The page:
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New Neighbors: Family finds silver lining in Goonies house restriction

Eckhardts moved to the area from Texas in September
By Jack Heffernan

The Daily Astorian

Published on December 28, 2017 11:15AM

The Eckhardt family.

The Eckhardt family.

The Eckhardt family.

The Eckhardt family.


Limited access to the “Goonies house” nowadays often leaves once-hopeful tourists feeling downcast. But last year, it convinced a family of five to move to the area from thousands of miles away.

Mitch and Alethea Eckhardt traveled from their home in Texas to Portland in the summer of 2016 to visit friends. Avid Goonies fans, and unaware that access to the house was cut off by the owners about a year earlier due to a tourist surge, they couldn’t help but drive nearly two hours to see the iconic residence.

Instead, they strolled Astoria’s streets, dined at its restaurants and snoozed at its hotels.

They were hooked. Rather than wait until retirement and potentially move far away from their three children, the couple relocated to the area one year later. The Eckhardts still haven’t seen the Goonies house, but they have found their home.

“If we did see the Goonies house, we wouldn’t have fallen in love with this town,” Mitch said with a chuckle. “I think the whole reason we moved here is because the Goonies house was closed.”

Mitch and Alethea, both 32, made the final decision in July and have lived in the area since September with their three children — Ari, 8, Robin, 8, and Griffin, 3 — and two dogs. Due to the slim housing pickings for a large family in Astoria, they instead settled in Long Beach, Washington — for now.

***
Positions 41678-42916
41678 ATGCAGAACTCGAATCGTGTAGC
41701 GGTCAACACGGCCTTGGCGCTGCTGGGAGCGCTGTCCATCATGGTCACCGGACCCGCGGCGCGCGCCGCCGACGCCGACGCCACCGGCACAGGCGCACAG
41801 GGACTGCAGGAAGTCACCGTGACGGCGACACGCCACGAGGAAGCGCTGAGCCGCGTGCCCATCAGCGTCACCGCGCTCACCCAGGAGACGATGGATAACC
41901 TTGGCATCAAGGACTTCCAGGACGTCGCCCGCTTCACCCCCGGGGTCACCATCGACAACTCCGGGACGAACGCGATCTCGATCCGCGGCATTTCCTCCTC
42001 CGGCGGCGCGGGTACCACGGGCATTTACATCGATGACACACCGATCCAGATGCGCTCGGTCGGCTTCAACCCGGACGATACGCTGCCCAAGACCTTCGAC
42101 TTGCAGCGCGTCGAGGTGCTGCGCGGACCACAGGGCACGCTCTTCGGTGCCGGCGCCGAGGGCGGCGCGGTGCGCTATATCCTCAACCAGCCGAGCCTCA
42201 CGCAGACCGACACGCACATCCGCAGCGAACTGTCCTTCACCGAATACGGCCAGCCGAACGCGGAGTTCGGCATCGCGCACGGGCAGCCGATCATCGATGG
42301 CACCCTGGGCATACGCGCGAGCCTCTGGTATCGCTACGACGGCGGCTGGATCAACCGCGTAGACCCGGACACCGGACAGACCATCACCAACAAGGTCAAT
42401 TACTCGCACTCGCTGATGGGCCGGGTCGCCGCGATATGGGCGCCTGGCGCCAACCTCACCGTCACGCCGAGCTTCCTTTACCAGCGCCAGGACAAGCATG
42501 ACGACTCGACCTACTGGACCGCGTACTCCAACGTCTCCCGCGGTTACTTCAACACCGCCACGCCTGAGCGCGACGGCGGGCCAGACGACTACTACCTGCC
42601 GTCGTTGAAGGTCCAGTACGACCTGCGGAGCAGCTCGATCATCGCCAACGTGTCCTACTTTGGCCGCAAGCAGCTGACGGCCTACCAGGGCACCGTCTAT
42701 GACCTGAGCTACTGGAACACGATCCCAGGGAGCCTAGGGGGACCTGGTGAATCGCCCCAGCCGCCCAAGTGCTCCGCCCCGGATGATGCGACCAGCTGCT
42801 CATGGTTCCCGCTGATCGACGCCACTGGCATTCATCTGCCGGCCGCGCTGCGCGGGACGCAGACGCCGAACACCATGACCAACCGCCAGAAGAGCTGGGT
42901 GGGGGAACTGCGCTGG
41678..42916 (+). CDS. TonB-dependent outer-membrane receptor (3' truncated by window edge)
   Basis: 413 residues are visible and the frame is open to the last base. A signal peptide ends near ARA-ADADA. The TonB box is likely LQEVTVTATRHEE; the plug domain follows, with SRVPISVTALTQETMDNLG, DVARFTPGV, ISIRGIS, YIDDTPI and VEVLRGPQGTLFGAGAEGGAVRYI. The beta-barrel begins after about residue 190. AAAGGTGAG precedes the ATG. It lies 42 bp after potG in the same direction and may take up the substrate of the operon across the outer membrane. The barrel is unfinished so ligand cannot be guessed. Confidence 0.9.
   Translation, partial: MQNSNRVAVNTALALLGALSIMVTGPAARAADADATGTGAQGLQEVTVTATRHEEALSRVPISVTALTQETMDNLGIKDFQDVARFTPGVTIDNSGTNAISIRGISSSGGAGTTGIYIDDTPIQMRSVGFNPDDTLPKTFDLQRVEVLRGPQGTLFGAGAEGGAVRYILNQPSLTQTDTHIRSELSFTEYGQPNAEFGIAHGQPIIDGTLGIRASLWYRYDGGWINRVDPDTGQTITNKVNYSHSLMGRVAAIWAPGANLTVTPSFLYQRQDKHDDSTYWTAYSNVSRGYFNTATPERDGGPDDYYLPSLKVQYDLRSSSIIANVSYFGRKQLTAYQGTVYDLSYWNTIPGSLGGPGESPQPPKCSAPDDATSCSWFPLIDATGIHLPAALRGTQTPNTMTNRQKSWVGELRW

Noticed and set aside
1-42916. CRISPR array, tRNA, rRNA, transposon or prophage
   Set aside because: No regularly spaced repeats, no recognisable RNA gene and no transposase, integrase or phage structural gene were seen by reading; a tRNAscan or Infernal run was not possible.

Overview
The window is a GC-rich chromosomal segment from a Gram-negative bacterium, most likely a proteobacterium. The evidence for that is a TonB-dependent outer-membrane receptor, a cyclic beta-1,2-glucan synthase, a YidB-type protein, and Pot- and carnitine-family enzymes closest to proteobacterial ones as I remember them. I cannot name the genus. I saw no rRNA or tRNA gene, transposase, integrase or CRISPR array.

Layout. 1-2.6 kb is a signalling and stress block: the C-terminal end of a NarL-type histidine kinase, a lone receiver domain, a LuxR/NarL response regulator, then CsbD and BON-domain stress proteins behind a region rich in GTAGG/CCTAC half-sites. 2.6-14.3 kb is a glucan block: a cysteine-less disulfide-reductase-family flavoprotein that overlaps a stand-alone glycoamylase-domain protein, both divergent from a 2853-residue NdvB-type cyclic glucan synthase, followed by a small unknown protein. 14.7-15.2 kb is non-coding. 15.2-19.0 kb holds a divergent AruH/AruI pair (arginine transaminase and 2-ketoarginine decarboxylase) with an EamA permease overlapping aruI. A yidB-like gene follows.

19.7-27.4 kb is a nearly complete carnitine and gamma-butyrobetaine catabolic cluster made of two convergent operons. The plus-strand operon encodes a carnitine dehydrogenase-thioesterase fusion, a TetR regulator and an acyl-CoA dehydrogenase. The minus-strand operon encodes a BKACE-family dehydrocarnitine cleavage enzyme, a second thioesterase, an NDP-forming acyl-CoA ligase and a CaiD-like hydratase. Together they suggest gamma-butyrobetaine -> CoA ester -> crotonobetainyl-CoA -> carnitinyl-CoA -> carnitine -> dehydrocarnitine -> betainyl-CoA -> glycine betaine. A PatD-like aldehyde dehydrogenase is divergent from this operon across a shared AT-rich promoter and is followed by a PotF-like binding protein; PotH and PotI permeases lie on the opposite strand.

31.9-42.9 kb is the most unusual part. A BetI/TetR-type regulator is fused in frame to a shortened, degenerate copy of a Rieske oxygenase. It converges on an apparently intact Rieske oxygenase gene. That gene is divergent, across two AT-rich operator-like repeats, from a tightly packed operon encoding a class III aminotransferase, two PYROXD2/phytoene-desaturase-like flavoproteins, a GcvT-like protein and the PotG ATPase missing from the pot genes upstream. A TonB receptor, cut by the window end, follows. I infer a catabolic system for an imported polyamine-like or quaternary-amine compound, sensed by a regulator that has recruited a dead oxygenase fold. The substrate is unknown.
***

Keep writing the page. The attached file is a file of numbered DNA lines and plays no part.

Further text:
The half-hour commute did not stop them from continuing to explore Astoria, though. When they first arrived, the Eckhardts caught a glimpse of the city in the summertime and early fall. The Texas natives immediately noticed how many people in town, sporting smiles and offering plenty of welcomes, wanted to take advantage of the warm weather by wandering about town.

“You have so many businesses close together that you can just walk to each one on the sidewalk,” Alethea said.

Mitch spends much of his free time taking photographs and making videos for Refuge Media, a company he started a few years back. He launched a family blog after his brother was incarcerated a couple years ago so he could eventually catch him up on his family’s lives. Mitch has taken photographs of locals and attached a brief story of them in an Instagram project called tellme.astoria.

“It’s been a really fun way to get to know the people that I photograph,” he said.

Continuing a hobby he enjoyed in Texas, Mitch is also by far the youngest member of the Astoria Lion’s Club, which he hopes to promote over the years.

“I was surprised to see that our club was as small as it is,” he said. “I want to be here with dozens of people keeping this club going.”

Alethea, meanwhile, plans to recapture her artistic side. Since the move, she has dabbled in calligraphy by crafting hand signs for her children’s schools.

“The artistic side of this community has inspired me to branch out a little more,” she said.

Mitch is a financial consultant at Thrivent Financial in Astoria, and Alethea will soon work at Windermere Real Estate as a client relations specialist. They would like to move across the Columbia River within five years.

“Eventually the goal is to move closer to town where we don’t have to commute as much,” Alethea said.

Later in their working lives, they hope to find a home in the area with a view.

“I want us to be the grandma and grandpa that has that big house everyone comes to for dinner,” Mitch said.



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